Securing a shared future for wildlife and people

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Devil joey tile

After eight weeks settling in to their new home, our four Tasmanian devil joeys are becoming bolder. The three males and the little female have been moved into the Urban Impact enclosure at the Tasmanian Devil Breeding Centre. Like all Tasmanian Devils, the joeys were shy and reclusive after being separated from their mum, Nina, and going on display for the first time.

The joeys were the first born at the Zoo this breeding season. When we checked their sex everyone was very happy to see that there was a female, as they are crucial for the success of the on-going breeding programme of the Tasmanian Devil.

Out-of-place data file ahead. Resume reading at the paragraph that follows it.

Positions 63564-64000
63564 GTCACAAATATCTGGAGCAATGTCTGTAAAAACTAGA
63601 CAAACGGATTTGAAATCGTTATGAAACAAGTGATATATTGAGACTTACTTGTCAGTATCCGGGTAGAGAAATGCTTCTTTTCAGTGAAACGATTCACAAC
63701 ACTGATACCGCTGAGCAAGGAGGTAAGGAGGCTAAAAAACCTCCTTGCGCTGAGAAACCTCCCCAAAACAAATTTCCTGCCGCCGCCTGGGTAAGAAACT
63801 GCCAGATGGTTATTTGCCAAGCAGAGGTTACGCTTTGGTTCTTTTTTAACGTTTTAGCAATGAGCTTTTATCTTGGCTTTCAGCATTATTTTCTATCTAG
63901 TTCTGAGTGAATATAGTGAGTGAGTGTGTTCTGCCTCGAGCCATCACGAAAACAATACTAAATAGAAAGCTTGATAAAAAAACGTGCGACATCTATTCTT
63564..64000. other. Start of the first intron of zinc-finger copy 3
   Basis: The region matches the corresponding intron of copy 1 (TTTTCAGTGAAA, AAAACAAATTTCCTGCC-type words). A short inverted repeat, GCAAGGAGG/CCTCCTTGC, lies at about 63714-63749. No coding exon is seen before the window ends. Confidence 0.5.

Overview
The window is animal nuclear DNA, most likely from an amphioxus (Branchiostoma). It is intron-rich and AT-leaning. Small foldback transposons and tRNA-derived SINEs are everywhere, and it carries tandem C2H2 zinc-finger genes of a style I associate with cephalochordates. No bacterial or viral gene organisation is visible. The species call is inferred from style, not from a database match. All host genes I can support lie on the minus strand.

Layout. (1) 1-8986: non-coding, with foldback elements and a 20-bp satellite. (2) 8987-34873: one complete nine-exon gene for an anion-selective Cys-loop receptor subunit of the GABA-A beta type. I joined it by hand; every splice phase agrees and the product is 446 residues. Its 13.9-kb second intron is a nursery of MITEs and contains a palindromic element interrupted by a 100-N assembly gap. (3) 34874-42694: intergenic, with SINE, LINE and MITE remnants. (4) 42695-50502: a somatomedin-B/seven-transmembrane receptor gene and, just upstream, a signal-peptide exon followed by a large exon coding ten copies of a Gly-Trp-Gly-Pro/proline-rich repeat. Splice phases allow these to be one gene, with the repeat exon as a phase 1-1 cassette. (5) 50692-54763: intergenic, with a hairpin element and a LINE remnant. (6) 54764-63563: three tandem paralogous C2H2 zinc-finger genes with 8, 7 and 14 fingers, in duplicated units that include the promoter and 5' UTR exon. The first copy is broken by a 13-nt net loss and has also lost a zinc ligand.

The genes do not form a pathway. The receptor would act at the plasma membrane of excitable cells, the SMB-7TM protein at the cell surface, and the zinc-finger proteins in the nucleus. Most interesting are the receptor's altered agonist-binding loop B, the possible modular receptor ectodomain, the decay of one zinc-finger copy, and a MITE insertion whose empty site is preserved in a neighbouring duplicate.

Tasmanian Devil joey
One of the new Tasmanian Devil joeys born in 2012.

Tasmanian Devils are now listed as endangered. The species is under threat because of a contagious cancer which causes fatal facial tumours. After contracting the disease, devils usually do not live much longer than six months. Field studies of wild Tasmanian Devils have shown a dramatic fall in population numbers since this disease emerged in 1996.

The current state of the Tasmanian Devil population makes the birth of these four joeys even more important. After a shy start they are now putting in a big effort representing this endangered carnivorous marsupial.

The 11.30am Talk is a perfect time to see the joeys. There is a great chance you’ll see them all out bickering and scuffling over a group feed. At other times, you can see one or all of them basking together in a sunny patch, cooling off in the pond or snoozing in their viewing den.

By Tony Britt-Lewis, Tasmanian Devil Keeper

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